AMMAN (AFP) -- President Mahmoud Abbas said Thursday he hopes a ceasefire can be agreed in Gaza as the Palestinian death toll on day 17 of an Israeli offensive topped 780 people.
"So far, there is hope for a ceasefire," Abbas said after meeting Jordan's King Abdullah II in Amman, a palace statement said.
"We have to wait ... and insist that ending the fighting is the only solution to ease the Palestinian suffering and end the bloodshed. Everybody should work on that," it quoted him as saying.
Abbas said an Egyptian truce proposal that had been accepted by Israel and rejected by Hamas "should be approved."
"It has already been approved. A ceasefire will be reached in line with the Egyptian initiative before launching negotiations about certain demands," he added.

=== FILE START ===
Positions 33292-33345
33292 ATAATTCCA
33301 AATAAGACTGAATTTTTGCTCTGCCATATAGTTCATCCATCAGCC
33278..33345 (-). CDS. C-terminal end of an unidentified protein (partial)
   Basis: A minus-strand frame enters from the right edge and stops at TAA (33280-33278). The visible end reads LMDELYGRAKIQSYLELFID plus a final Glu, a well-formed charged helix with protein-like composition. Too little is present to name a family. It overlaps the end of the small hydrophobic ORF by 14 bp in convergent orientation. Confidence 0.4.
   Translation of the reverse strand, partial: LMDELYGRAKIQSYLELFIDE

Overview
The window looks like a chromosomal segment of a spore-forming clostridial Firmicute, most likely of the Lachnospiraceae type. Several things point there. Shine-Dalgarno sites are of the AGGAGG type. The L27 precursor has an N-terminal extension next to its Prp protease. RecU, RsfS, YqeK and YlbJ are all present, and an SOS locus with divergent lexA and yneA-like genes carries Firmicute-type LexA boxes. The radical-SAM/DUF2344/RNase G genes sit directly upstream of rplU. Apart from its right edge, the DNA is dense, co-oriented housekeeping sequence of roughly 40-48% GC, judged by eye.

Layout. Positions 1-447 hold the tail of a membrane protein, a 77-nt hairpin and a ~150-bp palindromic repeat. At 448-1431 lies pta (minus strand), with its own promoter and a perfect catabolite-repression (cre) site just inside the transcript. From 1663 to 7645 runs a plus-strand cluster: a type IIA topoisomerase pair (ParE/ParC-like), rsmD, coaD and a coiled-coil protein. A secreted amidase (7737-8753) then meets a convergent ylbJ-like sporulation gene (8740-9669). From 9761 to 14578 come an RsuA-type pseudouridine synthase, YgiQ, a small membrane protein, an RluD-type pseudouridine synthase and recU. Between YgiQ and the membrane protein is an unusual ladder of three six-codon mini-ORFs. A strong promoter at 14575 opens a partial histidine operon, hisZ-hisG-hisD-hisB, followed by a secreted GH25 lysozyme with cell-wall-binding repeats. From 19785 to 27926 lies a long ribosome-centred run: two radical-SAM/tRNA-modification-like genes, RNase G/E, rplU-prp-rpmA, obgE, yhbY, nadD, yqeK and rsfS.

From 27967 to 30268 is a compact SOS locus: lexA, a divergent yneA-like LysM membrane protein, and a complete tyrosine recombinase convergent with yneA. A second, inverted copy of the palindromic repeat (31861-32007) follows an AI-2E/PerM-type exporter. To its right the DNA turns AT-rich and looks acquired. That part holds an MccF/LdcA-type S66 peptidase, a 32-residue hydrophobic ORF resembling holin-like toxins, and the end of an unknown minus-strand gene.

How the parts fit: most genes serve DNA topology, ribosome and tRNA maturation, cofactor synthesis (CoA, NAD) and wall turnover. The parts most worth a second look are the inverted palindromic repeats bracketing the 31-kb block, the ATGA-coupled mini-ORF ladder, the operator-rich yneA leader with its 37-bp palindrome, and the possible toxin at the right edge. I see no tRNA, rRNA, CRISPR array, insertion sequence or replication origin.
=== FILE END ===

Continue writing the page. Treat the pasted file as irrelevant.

"We have a lot of demands, after that we will discuss what would happen in the future."
US Secretary of State John Kerry sought on Thursday in Cairo to further regional efforts to broker an end to the bloodshed, reaching out to Turkey and Qatar, both allies of the Islamist Hamas.
Kerry is seeking to garner support for the Cairo-drafted proposal, with an official saying he had spoken to his counterparts in Doha and Ankara in the hope they would use their influence to encourage Hamas to accept a ceasefire.
Hamas has demanded that any ceasefire deal include an end to Israel's eight-year blockade on Gaza.
"What is happening in Gaza should push for creating an atmosphere to give momentum to the peace process and resume negotiations to avert more violence in the region," said King Abdullah II, whose country has a 1994 peace treaty with Israel.